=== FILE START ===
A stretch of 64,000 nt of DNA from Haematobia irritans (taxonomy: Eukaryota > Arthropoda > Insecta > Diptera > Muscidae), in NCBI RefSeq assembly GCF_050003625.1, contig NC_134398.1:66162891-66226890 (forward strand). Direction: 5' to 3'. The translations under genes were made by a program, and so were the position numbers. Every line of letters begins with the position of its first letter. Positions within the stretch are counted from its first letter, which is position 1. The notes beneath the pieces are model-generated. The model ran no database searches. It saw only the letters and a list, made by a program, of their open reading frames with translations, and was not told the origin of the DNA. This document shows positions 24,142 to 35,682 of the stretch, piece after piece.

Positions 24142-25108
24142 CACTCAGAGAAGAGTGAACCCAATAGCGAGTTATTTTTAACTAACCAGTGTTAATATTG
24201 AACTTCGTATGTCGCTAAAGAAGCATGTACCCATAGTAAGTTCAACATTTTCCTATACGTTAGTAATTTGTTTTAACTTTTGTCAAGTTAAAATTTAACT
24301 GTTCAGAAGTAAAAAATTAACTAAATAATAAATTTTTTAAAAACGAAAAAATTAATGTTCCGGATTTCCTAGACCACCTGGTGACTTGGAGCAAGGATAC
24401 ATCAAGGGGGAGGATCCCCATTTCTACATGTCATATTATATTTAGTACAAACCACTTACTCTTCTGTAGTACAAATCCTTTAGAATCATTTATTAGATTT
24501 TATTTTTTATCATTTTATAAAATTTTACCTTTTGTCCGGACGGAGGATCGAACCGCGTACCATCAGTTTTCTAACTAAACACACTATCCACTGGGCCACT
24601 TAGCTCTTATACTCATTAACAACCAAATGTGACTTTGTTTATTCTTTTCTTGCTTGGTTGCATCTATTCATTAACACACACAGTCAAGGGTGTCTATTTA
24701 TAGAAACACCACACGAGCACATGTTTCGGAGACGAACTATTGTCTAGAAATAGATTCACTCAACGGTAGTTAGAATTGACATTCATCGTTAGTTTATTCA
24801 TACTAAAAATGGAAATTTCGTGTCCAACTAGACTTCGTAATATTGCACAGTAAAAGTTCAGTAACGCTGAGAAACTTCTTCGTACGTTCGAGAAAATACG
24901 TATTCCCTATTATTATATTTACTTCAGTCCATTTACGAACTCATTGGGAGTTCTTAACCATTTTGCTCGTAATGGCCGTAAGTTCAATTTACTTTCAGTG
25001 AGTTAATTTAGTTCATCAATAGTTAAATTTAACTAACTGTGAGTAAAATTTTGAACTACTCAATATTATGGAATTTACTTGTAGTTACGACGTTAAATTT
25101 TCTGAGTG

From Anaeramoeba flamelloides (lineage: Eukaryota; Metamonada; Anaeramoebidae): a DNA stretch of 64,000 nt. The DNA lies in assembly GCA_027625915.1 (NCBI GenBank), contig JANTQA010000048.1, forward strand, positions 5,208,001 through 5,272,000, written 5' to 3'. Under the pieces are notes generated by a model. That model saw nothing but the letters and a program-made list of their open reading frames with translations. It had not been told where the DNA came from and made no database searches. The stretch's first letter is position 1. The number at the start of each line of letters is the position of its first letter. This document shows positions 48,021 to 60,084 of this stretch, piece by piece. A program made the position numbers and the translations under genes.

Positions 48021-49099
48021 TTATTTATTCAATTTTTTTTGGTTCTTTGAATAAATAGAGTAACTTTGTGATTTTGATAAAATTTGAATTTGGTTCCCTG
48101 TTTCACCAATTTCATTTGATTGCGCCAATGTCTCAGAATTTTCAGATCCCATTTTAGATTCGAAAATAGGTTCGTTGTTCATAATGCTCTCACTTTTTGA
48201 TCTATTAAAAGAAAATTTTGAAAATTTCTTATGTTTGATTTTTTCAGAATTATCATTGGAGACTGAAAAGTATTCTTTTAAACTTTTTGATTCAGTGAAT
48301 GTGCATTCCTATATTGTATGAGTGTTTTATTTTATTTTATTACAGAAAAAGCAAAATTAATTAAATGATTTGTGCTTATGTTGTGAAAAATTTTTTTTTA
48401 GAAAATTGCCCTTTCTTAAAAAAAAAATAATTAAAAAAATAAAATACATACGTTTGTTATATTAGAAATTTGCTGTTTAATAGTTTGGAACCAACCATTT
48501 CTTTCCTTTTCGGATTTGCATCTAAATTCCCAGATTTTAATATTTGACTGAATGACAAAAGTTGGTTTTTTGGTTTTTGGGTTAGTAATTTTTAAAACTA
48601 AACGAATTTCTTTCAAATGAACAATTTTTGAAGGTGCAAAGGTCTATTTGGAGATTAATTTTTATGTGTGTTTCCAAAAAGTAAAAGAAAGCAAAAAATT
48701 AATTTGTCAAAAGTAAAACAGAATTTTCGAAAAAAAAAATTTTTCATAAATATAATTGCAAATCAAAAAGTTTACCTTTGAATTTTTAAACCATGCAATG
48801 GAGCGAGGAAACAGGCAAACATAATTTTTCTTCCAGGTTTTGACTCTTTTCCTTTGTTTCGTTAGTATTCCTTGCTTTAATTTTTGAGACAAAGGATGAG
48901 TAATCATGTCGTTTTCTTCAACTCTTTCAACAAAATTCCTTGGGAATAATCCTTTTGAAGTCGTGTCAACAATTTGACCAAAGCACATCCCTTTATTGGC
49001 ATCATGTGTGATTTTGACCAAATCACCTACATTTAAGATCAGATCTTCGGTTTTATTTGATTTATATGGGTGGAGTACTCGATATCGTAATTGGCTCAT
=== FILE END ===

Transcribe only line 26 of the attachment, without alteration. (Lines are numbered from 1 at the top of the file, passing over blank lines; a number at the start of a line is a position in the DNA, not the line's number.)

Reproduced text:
49001 ATCATGTGTGATTTTGACCAAATCACCTACATTTAAGATCAGATCTTCGGTTTTATTTGATTTATATGGGTGGAGTACTCGATATCGTAATTGGCTCAT